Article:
(5)

The driving pattern of each PEV limits the possible values of . Namely, if then feasible set of is ; otherwise . Thus, this condition translate in a time varying feasible set of .

If is left free, it may lead a vehicle to persistently switch between being connected and unconnected to the grid among consecutive time intervals. This behaviour is not only unnatural, but could also lead to a fast degradation of the battery [15]. To exclude this potential source of damage, we impose that, if a PEV is plugged-in at a certain time , i.e., and , then it has to remain connected to the charging station for at least consecutive time intervals. Thus, for all and , this constraint can be rephrased via the logical implication

(6)

Next, to exclude that a PEV charges or discharges when it is plugged-out (i.e., ), we impose that . Thus, if , otherwise takes values in . Moreover, to exclude that a vehicle is plugged-in without being neither charged nor discharged, we impose that if . Thus, the next logical implication needs to be satisfied for all and :

(7)

Successively, due to the intrinsic limitations of the grid capacity , we assume that the amount of energy required in a single time period by both the PEV and non-PEV loads cannot be greater than . This translates into a constraint on the PEV total demand, i.e.,

(8)

Finally, it is natural to assume that the charging station has a finite number of charging spots, i.e., the number of vehicles that can charge/discharge at the same time cannot exceed a finite value . Thus, we impose, for all ,

(9)

Ii-D Mixed-integer game formulation

We conclude this section by summarizing a preliminary formulation of the optimization problem for the scheduling and charging/discharging of each PEV as follows:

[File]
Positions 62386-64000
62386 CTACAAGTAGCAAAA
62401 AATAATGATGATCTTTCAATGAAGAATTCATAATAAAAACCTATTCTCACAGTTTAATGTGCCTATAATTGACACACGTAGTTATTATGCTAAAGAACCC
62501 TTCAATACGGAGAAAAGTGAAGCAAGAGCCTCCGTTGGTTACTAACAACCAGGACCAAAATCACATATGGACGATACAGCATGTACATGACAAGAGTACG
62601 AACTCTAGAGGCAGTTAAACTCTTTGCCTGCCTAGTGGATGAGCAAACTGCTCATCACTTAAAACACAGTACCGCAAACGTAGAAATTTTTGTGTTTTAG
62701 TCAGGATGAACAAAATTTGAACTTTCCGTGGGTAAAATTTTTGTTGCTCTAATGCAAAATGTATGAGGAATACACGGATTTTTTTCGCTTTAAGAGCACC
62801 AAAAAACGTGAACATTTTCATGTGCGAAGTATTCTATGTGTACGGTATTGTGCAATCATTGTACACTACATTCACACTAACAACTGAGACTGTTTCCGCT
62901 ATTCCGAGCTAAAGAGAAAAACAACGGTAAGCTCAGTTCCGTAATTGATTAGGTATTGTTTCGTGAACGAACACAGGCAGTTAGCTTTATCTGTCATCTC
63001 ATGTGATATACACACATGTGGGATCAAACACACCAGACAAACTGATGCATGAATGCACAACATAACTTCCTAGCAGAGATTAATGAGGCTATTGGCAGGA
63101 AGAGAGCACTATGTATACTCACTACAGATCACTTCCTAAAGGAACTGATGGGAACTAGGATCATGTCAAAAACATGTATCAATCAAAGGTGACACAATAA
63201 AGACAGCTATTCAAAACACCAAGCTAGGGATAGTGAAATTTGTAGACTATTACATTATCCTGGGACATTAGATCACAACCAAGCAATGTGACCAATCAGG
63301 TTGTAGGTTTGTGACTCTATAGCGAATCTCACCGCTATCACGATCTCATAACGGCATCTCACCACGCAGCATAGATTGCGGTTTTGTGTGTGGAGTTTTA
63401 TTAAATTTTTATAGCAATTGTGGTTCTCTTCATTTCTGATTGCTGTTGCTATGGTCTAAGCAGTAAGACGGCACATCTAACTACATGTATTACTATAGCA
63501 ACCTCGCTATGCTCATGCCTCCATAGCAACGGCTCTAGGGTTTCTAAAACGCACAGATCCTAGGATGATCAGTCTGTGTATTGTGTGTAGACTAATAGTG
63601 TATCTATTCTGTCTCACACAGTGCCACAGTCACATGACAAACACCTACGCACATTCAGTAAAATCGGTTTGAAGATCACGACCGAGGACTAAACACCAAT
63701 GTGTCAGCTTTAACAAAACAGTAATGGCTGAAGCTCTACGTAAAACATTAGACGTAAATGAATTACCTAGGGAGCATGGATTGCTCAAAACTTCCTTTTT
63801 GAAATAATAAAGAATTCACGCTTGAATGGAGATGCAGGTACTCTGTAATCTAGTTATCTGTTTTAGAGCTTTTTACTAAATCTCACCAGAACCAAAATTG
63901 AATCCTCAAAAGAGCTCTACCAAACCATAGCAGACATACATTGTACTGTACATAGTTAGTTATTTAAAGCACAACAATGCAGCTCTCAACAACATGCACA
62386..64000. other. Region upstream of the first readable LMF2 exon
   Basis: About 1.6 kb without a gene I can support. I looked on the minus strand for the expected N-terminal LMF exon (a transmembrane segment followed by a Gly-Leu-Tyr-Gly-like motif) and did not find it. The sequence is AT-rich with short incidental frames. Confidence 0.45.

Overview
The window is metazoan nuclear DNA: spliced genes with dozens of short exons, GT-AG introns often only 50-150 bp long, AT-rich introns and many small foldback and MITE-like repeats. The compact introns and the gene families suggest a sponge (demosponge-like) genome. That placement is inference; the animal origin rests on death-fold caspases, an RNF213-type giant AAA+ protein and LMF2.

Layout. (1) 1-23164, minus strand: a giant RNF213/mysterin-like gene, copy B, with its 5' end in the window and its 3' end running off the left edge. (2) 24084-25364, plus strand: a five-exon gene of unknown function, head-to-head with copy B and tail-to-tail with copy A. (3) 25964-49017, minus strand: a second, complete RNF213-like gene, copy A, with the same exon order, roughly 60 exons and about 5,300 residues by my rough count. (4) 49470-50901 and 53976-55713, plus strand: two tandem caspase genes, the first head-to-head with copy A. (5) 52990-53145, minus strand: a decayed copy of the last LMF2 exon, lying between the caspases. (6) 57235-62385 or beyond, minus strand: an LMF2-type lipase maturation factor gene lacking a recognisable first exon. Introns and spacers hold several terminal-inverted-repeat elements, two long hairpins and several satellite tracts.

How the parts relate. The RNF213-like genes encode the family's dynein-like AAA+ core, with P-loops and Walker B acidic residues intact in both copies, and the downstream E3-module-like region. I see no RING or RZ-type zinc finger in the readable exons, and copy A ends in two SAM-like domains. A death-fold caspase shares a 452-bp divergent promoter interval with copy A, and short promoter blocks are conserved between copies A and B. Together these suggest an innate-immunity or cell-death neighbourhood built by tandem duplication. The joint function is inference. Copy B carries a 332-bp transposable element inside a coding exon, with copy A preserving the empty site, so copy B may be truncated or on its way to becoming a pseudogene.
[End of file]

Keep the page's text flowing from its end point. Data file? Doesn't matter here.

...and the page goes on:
()

We emphasize that several constraints in (), as well as the cost function, are either expressed as logical implications, or directly depend on the evaluation of a logical proposition. In the next section we translate all these logical implications into mixed-integer-linear inequalities, hence the problem in () as a (parametric) mixed integer quadratic problem.

Iii Translating the logical implications into mixed-integer linear constraints

For the sake of clarity, we adopt the same notation used in [16, 17], i.e., we define several patterns of inequalities that allow to handle all the constraints. Specifically, given a linear function , let us define , with being a compact set. Then, with and , a first system of mixed-integer inequalities correspond to , i.e.,

Here is a small tolerance beyond which the constraint is regarded as violated. With the same idea, the following set of inequalities corresponds to :

Successively, we define the next block of inequalities, involving binary variables only, which allow to solve propositions with logical AND, i.e.,

:

Finally, to recast bilinear terms, i.e., products of binary and continuous variables, into a mixed-integer linear formulation, we introduce the following pattern of inequalities.

The latter is equivalent to: , while .

Iii-a The mixed-integer-linear constraints

The logical implications in (2) and (3) translate into:

(10)
(11)

By referring to the SoC dynamics in (1), the bilinear term can be handled by following the procedure in [18], which allows to rewrite it as mixed-integer-linear inequalities by means of additional auxiliary variables (both real and binary, [19]). Specifically, we define the auxiliary variable that shall satisfy the pattern of inequalities:

(12)

Thus, the SoC dynamics at the generic time reads as

(13)

The same approach allows to manage the bilinear terms that appear in the cost function (4). Hence, by defining , , and , subjected to inequalities, for all and ,

(14)
(15)
(16)
(17)

the cost function (4) reads as (omitting the dependencies),

(18)

Notice that via these variables we can rewrite also . Let us consider proposition (7), equivalently rewritten as Since and already satisfy the inequalities in (10) and (11), for all , the constraint in (7) reads as